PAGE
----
I like building decks so I often change them. People do scout you in tournaments, especially when you play the same group. Is it better to just stick one with one deck and tolerate being scouted to master the skill of that deck or just better to try and be an all around good player?
I see magic results (ignoring variance, which you can't control) as being made up of the following things in the following order
mechanical playskill > mental hygeine > decklist > inducing your opponent to make mistakes > information management
Keeping your opponent from knowing what your deck is can help, but it doesn't help as much as playing the best deck for the field, and nowhere near as much as playing a decent deck you're going to make minimal mistakes with. Even the true masters of vintage probably aren't playing at a level where scouting is a serious concern for them, compared to just playing the right cards, I know I'm not even close to that point.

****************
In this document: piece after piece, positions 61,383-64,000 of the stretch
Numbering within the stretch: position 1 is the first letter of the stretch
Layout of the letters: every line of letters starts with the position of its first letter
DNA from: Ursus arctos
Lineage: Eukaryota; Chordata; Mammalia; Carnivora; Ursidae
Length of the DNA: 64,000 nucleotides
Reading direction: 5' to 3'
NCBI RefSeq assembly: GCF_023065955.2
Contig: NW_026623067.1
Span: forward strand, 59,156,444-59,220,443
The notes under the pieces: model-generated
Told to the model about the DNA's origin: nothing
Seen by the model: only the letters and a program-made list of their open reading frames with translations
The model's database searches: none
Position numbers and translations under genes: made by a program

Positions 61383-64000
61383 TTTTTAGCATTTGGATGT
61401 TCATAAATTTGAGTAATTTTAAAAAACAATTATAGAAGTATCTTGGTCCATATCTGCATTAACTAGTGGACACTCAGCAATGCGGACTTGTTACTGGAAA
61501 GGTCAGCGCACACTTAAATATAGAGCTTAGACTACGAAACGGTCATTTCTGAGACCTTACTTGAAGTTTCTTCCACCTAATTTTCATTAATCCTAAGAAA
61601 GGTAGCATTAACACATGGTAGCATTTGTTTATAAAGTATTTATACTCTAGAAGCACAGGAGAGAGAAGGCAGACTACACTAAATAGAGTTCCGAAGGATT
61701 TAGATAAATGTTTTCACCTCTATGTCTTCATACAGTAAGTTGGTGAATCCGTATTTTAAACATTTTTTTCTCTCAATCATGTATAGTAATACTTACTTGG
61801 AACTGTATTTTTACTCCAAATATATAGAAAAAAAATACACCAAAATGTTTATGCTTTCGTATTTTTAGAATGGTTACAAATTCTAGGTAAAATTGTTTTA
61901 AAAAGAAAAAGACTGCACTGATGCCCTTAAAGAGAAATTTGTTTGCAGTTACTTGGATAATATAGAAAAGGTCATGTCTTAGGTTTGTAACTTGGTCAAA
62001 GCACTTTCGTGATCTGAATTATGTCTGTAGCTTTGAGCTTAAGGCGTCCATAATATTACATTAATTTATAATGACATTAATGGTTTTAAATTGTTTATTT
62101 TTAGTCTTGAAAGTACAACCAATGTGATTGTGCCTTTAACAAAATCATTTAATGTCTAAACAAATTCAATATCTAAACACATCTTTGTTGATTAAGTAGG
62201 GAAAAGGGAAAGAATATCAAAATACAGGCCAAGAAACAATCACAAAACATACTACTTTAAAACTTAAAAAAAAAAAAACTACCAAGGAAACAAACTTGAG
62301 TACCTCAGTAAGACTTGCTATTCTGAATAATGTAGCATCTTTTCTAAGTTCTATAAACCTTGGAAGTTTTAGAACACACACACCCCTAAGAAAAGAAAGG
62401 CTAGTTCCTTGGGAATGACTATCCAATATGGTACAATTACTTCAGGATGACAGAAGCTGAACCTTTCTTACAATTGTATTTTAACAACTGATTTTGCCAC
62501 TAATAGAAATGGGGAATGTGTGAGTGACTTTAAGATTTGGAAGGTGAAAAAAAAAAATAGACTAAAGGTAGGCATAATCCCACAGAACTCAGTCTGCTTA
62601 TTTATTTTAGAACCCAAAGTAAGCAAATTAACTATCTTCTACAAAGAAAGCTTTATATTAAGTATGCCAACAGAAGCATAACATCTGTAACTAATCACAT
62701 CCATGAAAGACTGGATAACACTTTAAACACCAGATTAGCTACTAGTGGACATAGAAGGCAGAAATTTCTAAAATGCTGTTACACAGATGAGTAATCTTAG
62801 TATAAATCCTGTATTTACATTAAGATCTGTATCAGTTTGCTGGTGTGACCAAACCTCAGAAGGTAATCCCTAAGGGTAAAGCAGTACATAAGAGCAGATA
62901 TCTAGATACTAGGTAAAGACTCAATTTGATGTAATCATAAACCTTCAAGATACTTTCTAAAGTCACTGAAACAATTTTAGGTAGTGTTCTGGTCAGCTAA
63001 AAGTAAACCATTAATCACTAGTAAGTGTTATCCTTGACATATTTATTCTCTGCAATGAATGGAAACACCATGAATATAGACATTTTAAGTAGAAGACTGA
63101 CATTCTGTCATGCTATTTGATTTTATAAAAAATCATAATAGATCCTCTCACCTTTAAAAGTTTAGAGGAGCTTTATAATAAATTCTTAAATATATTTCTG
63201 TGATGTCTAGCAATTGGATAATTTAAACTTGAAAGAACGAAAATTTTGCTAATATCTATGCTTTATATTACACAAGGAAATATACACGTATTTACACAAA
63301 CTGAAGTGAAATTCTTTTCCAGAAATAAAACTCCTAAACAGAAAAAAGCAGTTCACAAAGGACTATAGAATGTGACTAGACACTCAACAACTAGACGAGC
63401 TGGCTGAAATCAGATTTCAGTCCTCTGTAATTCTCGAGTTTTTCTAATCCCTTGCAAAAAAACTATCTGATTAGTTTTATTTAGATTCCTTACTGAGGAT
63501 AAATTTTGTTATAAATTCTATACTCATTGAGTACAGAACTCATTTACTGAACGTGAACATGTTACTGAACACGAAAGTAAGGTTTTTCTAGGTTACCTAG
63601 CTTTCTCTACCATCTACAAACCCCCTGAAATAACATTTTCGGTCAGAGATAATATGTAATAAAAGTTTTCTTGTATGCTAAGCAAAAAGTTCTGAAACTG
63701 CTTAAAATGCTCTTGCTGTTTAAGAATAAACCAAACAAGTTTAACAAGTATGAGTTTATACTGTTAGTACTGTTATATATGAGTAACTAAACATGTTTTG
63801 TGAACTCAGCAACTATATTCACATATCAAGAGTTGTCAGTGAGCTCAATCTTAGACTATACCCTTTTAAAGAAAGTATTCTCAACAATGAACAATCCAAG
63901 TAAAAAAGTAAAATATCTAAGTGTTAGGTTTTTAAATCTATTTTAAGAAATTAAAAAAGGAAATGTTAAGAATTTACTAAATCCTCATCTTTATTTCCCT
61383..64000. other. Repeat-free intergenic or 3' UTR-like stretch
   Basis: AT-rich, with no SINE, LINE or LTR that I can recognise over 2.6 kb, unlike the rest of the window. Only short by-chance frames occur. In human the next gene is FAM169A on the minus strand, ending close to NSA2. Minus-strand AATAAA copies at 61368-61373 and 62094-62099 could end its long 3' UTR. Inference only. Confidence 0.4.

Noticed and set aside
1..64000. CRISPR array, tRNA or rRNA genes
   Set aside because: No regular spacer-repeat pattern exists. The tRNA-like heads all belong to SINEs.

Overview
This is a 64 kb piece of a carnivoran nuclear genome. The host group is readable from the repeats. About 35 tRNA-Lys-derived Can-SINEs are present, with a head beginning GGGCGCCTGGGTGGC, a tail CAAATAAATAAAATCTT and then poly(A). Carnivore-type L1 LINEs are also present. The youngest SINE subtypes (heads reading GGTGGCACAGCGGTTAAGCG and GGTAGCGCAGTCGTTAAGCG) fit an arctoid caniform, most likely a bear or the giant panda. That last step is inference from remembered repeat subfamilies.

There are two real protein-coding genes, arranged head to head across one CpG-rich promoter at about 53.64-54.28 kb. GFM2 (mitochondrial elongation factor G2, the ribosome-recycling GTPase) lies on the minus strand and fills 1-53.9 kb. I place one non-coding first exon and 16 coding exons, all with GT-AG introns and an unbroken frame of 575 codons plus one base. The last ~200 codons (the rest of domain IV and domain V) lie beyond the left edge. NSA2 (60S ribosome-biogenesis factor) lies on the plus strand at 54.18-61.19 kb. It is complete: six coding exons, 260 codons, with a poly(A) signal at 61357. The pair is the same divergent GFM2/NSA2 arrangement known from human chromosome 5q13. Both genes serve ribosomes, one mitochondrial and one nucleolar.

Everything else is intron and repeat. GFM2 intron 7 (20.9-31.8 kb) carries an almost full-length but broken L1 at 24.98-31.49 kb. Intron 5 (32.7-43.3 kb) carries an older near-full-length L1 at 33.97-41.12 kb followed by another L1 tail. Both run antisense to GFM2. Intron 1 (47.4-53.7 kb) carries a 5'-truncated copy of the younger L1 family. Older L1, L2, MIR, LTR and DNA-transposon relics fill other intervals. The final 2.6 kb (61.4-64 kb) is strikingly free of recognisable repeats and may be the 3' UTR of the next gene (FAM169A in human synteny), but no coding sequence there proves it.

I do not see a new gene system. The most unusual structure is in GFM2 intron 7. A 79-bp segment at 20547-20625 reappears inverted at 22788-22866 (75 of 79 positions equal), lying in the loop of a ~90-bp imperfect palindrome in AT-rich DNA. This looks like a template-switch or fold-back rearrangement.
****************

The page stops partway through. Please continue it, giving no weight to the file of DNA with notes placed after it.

I wouldn't worry about scouting at all. Picking the deck that you play the best, or the deck that makes you grow the most as a player, (or of course, the deck you enjoy the most) is where you want to be.
For what it's worth I tend to make deckbuilding and play decisions operating under the assumption that my opponent is going to know my entire decklist. I always assume they're going to make the right play with perfect information. I find thinking this way can cost you some % points in the early rounds of the tournament, but buy you some back in the later rounds where it really matters.